Books like Lost in Austen: Create Your Own Jane Austen Adventure and To Be or Not to Be: A Chooseable-Path Adventure show rich worlds that have already existed for over a hundred years––with edits, of course. These books use plot arcs specific to the existing world or author to give readers choices.

In My Lady’s Choosing: An Interactive Romance Novel, the historical romantic heroine gets sent across the eighteenth-century highlands and into the relationship and story she and the reader want. These paths are risqué and charming, and certainly wouldn’t be as much fun for the reader without background knowledge of romance stereotypes. The tropes make the scandal and adventure all the more interesting and satirical for adult readers. And in the contemporary choose-your-own format, readers can have the option to end their romance with an LGBTQ pairing or a gothic haunted castle.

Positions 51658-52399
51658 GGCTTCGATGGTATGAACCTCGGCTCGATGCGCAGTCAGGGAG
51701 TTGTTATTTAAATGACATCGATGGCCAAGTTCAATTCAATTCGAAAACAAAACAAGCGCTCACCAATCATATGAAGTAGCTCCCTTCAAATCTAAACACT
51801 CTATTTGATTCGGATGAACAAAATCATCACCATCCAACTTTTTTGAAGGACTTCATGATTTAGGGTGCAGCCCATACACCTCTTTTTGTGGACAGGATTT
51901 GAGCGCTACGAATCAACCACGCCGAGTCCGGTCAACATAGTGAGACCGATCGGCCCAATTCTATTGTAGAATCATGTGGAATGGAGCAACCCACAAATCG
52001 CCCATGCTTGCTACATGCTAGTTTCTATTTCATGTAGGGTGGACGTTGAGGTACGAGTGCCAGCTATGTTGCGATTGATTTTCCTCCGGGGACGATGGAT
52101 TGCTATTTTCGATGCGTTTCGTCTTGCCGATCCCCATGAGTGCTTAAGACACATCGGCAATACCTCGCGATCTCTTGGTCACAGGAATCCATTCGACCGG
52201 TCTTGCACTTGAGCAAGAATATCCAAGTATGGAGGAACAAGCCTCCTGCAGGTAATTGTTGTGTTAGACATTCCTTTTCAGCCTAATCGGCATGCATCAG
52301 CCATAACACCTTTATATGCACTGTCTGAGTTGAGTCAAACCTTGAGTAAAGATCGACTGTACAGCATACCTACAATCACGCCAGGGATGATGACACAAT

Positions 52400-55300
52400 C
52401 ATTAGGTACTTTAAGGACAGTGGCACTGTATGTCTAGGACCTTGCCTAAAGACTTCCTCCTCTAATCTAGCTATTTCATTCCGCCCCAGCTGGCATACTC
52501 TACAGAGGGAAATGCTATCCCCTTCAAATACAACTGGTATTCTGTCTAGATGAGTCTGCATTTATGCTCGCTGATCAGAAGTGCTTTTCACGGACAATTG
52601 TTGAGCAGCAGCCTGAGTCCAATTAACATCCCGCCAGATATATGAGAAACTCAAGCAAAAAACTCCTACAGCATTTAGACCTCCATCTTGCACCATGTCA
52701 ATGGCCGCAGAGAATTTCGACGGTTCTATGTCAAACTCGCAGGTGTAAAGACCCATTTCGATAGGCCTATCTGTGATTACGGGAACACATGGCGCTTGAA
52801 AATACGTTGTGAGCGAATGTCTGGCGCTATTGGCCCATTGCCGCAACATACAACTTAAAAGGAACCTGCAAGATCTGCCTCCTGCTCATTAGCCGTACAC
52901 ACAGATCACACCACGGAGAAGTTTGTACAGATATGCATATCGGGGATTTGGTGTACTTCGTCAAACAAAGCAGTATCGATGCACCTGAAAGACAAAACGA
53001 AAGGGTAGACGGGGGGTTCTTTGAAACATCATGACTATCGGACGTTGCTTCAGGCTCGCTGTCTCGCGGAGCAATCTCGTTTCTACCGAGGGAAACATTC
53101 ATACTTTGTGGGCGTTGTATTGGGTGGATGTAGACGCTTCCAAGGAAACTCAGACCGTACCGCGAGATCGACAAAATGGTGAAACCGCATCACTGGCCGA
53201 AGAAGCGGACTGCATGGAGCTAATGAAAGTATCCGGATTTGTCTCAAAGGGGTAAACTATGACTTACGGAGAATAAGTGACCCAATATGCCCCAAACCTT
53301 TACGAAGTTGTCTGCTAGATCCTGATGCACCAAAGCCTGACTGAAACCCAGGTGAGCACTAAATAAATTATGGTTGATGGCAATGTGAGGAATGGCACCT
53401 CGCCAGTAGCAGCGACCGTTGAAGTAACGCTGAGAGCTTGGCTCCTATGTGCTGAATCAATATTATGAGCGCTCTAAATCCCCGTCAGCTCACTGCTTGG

As interactive books for adult readers emerge on the market, they make an interesting study. While the choose-your-own-path stories appeal to adult readers who remember the legendary Choose Your Own Adventure series, these books tend to resell the classics for adults who want to play around with the old tropes and stories.

Choose-Your-Own-Adventure Interactive Audiobooks

I just discovered that there are choose-your-own-adventure interactive audiobooks! I’m not sure why I am just finding this out. I grew up in the eighties and nineties, and Choose Your Own Adventure books were as much a staple of my youth as big ratty bangs, too much blue eyeshadow, and oversize neon sweatshirts with shoulder pads.